Jay Cutler left the NFC Championship game with nothing more than a serious ouchy. That's not clutch.He left a winnable game and then didn't come back in when he had a golden opportunity to rally his team to a Super Bowl berth. He sat on the sidelines, then tried to deflect criticism.

    That's not clutch. That's sad.

Tony Romo, QB

3 of 6

    It's hard to hate the guy. He's tough, absorbs a lot of hits and plays in the shadow of one of the game's greatest quarterbacks on a team that has been trying to return to glory for more than a decade. He does this all with the greatest attitude you could ask for under that kind of pressure.

    The problem is that Tony Romo doesn't do well in big games. He's similar to Peyton Manning in that regard. He's been awful in the playoffs, going 1-4 with some very forgettable performances. Romo's almost a Jekyll-and-Hyde type player; during the regular season, he's always a top-tier performer.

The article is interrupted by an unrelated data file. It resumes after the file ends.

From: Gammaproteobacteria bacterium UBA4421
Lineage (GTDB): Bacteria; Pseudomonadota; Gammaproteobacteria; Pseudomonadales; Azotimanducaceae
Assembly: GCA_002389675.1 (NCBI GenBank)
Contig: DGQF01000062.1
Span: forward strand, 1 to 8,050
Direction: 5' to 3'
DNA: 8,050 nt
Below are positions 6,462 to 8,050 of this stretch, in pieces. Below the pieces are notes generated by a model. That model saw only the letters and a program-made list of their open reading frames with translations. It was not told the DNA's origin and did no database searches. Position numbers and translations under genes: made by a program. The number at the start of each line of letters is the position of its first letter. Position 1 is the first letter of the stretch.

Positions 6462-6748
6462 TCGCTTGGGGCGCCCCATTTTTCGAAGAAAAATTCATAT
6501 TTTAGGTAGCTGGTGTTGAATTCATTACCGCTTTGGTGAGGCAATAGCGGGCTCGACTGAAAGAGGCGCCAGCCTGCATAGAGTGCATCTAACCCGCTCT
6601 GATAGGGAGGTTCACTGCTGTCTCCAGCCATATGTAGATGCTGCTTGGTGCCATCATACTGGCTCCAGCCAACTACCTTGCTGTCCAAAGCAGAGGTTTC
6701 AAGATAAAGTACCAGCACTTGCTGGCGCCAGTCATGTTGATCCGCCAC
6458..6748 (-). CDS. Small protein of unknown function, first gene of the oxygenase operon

It's unclear whether or not Romo will ever overcome his playoff woes. Manning did it long enough to win a Super Bowl before fading back into the same old pattern. Romo has never come as close as Manning and is likely running out of time to do so.

    In Dallas, it's all about getting that sixth trophy.

Limas Sweed, WR

4 of 6

    Sweed is not, nor has he ever been, a starter for the Pittsburgh Steelers, but that doesn't mean he is excused from being clutch. Sweed has played his way from heralded second-round steal to massive bust in only a few seasons.

    2009 was the worst example.

    After a forgettable playoff run the year before, Sweed was back and looking like a guy who could contribute to a team trying to win back-to-back Super Bowls.

    But on a team that finished 9-7 and just percentage points out of the playoffs, Sweed cost the team a division victory against Cincinnati by himself when he dropped a sure touchdown in the end zone. That score would have given the Steelers the victory and, by proxy, a division title.